Perhaps the most powerful thing about the book is the strong emotional arc experienced by the author, probably unexpected when he set out on his journey. He begins with idealism intact, but after bouts of dysentary, an encounter with a drunken soldier armed with a gun, and an offical that tries to make off with his (and David's) passport, he truly undergoes some changes. There is a shift in attitude, but also a new appreciation of things taken for granted in developed countries. By the penultimate chapter, I felt just as tired and sweaty, bruised and bloody, bitten and beaten and just plain exhausted as the writer. The final chapter, his arrival in Paris to see his wife and get back to civilization, strikes quite a contract with his previous experience.
If I had to make a criticism, it would be that some parts were kind of soap box preachy, although I tended to agree with many of his views.
I'm looking forward to reading his next book, "Ghost Rider."
10 von 10 Kunden fanden die folgende Rezension hilfreich
5.0 von 5 Sternen Excellent travelogue and brilliant writing 6. Mai 1999
Von - Veröffentlicht auf
This book is the best "travel book" I have ever read. It is true reading joy to live vicariously through Mr. Peart's adventures while bicycling through Africa. He is a brilliant observer of human behavior, personal interactions and cultural differences. Combine this skill with his obvious mastery of prose and you end up with the unforgettable experience of reading, "The Masked Rider." Regardless of whether you are a Rush fan you will undoubtedly enjoy this book if you like great writing and the sense of "being there" as the story unfolds. Critics of Rush often point out that Mr. Peart can sometimes be "difficult" or is lacking "people skills." I have read several passages from Mr. Peart, on various Web pages, that summarize his take on such opinions: he never wanted to become famous, all he wanted was to play the drums the best he could and perfect his craft and style in percussion. He is a free-thinker, intelligent, articulate, creative and exceptionally talented as a drummer/percussionist and a writer. He doesn't try to be everybody's best friend nor does he bend to expected modes of behavior in certain situations. He is his own man. Read this book and you will gain keen insight into a remarkable person. And bicycle through Cameroon along the way!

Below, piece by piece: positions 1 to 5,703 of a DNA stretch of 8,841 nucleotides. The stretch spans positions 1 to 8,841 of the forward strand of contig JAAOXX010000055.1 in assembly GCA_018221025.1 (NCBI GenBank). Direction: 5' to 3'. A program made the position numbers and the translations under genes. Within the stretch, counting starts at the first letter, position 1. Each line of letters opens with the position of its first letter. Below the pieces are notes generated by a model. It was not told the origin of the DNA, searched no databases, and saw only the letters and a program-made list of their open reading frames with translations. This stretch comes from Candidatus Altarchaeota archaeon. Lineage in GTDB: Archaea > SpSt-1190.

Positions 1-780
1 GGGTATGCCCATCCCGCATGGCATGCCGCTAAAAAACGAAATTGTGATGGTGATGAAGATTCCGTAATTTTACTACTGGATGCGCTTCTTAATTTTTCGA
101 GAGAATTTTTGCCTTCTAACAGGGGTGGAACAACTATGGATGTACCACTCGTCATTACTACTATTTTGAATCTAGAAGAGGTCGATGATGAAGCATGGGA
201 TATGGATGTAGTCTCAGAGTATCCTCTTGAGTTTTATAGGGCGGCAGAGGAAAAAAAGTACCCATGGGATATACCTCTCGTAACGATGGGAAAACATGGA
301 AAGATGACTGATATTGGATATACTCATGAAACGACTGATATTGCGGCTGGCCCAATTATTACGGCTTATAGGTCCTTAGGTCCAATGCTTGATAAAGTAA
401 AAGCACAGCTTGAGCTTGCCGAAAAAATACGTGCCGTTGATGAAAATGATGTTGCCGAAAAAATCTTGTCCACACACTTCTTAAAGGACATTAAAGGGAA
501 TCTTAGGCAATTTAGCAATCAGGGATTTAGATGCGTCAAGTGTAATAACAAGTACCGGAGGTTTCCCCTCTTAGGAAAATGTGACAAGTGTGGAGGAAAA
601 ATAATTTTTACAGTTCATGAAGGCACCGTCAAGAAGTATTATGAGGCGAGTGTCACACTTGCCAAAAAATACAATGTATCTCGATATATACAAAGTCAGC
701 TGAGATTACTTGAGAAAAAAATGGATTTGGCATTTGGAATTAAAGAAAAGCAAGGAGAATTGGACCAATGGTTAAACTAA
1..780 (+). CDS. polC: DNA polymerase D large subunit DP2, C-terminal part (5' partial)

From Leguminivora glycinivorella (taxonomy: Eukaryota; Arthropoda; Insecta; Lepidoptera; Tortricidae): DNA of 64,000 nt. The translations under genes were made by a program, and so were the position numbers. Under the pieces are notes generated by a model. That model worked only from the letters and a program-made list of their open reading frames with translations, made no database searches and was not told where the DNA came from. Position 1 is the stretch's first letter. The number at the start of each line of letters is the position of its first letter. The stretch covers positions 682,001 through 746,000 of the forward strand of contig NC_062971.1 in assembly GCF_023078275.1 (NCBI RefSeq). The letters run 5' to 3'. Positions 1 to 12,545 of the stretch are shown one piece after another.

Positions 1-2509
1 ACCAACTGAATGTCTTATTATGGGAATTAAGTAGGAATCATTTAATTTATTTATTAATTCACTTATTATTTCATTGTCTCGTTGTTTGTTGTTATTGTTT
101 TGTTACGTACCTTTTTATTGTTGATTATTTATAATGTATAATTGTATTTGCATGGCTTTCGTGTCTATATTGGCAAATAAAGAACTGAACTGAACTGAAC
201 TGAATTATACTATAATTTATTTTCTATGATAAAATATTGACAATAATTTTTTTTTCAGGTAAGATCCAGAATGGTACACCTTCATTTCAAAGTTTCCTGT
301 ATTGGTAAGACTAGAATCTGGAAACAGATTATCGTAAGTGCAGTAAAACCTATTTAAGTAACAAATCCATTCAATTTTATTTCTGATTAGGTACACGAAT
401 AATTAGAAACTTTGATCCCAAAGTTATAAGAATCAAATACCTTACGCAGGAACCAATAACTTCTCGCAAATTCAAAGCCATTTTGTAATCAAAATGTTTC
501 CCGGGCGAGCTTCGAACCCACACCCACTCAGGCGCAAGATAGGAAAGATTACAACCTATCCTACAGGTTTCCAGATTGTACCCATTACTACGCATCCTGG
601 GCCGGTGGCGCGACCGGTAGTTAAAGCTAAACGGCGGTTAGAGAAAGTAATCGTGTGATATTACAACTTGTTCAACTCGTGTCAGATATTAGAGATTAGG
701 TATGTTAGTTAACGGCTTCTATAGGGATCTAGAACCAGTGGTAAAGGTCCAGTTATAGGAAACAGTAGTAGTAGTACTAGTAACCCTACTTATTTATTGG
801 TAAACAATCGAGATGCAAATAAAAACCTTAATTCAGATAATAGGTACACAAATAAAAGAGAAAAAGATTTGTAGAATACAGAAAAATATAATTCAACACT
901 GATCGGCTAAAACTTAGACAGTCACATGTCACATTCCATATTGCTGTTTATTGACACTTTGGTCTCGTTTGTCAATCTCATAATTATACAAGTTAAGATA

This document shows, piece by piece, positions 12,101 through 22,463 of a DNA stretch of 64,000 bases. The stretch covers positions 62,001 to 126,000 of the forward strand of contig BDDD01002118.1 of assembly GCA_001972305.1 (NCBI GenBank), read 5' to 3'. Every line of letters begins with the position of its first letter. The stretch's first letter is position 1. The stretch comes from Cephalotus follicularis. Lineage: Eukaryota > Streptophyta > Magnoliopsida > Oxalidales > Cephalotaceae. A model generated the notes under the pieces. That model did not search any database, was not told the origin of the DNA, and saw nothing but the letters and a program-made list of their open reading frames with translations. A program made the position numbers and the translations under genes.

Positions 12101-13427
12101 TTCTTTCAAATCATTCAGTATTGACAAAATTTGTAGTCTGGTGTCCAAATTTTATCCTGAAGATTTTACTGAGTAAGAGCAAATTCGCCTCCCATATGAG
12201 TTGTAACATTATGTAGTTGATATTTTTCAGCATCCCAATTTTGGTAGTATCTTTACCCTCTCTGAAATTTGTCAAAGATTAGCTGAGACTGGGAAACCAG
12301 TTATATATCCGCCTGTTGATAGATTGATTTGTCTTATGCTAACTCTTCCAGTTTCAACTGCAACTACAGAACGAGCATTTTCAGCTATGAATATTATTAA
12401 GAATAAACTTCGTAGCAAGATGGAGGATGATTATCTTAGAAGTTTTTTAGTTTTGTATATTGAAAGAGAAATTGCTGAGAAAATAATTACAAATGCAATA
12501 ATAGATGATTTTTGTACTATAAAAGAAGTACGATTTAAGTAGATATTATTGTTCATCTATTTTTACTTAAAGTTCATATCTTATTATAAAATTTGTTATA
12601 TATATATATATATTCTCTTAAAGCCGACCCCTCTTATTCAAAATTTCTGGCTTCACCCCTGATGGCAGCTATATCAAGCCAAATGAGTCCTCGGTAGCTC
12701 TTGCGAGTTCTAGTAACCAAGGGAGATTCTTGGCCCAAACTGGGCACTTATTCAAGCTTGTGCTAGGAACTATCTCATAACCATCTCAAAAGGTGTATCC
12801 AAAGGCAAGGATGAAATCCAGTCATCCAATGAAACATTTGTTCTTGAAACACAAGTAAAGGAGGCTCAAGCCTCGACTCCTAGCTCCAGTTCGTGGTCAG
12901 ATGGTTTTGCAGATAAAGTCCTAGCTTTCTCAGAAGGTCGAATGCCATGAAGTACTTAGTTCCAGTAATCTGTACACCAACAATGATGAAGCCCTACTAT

10 von 10 Kunden fanden die folgende Rezension hilfreich
4.0 von 5 Sternen A glimpse into Niel Peart using Africa as a backdrop 10. September 1998
Von Ein Kunde - Veröffentlicht auf
Excellent. If you like travel-log type books, be sure to pick this up. However, let us not pretend that Neil Peart just "happens" to be the author - he is why 90% of us will read it. But I warn my fellow Peart fans: This is not a book about being a rock star in Africa, nor will you get any juicy inside information on Neil's private life (at least not much). Nowhere in the book does he mention Geddy or Alex (directly). I beleive he mentions "being on tour" maybe once. This book is much more powerful than a gathering of rock-n-roll factoids. If you want to read about Rush, pick up your tour books. If you want to know about Neil's private life... here's all the book has to offer -- He likes chocalate, he likes cars, he likes smoking but doesn't smoke, he likes rice with junk on it, he'll drink warm orange soda if he has to, he enjoys the sight of smiling kids, he likes booze. If you want cheezy Peart trivia, skip this book. If you want to glimpse into Neil's head, buy it.